Friday, 12 August 2011


Found a couple of wasp spiders at their webs amongst the long grass in the park on Friday 12th. It's the first one I've seen this summer and I'm sure there are plenty more hiding in the long grass. Despite the name and its big size, the spider is harmless to humans and feeds on crickets and grasshoppers. It appears to have become a widespread spider in Essex in recent years and has been resident at the park for eight years now.

There have been lots of the common 7-spot ladybirds around the park over the last fortnight but there seemed to be many more of them all over the park today. As in previous early Augusts, the biggest gatherings were on the tops of posts and palings on the clifftop fence.

Lots of brown butterflies such as this hedge brown, were enjoying the increasingly humid conditions during the morning. Also noted were meadow brown, small heath, speckled wood, common blue, red admiral and small white. Dragonflies seen were the southern hawker, migrant hawker and the ruddy darter. A common lizard was seen basking in the long grass.

On the park pools 20 teal, 24 lapwings, 10 black-tailed godwits and a little egret were seen in the early evening. At the pond 10 teal, 4 tufted ducks, 5 little grebes and 20 mallard were present. On the mudflats in the distance 300+ black-tailed godwits fed along the outer edge while 20 dunlin and 5 little egrets were also noted. Three yellow wagtails flew over the park during the day, 6 mistle thrushes fed on the rowan berries and a least two nightingales called from opposite ends of the car park.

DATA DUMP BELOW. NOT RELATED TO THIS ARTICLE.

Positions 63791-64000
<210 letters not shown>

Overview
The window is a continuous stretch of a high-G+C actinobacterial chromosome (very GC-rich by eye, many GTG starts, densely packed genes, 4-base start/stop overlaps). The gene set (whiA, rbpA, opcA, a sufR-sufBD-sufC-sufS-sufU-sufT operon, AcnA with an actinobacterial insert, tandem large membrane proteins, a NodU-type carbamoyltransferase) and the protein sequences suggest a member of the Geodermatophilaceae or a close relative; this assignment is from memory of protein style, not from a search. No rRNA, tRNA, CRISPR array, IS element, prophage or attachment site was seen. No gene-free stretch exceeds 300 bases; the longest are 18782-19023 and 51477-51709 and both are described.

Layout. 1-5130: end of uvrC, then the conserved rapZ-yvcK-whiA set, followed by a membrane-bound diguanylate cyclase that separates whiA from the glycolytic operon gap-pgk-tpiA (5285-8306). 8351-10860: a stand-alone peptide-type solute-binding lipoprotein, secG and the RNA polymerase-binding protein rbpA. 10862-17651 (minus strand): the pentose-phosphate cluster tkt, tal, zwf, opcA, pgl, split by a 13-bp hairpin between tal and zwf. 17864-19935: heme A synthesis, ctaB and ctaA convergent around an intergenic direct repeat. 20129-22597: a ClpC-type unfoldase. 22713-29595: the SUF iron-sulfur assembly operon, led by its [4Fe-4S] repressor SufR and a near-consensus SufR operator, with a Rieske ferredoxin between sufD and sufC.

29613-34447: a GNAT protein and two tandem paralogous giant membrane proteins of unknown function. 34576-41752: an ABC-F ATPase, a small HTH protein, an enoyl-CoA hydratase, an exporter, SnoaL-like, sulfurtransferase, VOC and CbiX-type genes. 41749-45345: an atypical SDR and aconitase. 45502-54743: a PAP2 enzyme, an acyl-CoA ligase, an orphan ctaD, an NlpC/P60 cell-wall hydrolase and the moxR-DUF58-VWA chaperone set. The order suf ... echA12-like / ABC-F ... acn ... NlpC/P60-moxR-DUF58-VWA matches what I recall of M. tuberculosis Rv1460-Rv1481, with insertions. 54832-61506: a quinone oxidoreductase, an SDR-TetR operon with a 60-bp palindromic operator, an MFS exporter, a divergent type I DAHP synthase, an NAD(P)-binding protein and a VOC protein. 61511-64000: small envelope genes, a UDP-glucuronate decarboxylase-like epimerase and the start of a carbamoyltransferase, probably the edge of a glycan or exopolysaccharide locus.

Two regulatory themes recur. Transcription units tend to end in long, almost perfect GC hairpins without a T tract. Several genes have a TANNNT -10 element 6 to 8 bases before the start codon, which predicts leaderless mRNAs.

George Brown saw 2 eider offshore from the park as well as one or two common and little terns and also a peregrine near the entrance into the Pyefleet.

The moth trap was operated during Wednesday night for the fiftieth night of this year's season. It has operated regularly since early March this year with an effort to trap at least twice a week. Hopefully weather permitting in the coming autumn to notch up a further 20 sessions - or even more before the year's out!

The picture above shows the once scarce white-point moth which is now a regular here at the park with ten noted on Thursday morning.

The rosy rustic is a common moth in mid / late summer with a similar pinky-brown colour to the white-point.
Other moths on the two nights which averaged about 80 moths each night, included chinese character, common carpet, willow beauty, single-dotted wave, riband wave, scarce footman, brimstone, swallow prominent, pale prominent, lesser broad-bordered yellow underwing, flounced rustic, copper underwing, straw underwing, common rustic, common wainscot and dusky sallow.

Hugh Owen reported catching the nationally rare white-spotted pinion moth at his Langenhoe garden a couple of nights earlier.

Martin Dence reported seeing a water vole at the pond at his Bromans Farm in East Mersea - his first sighting there.

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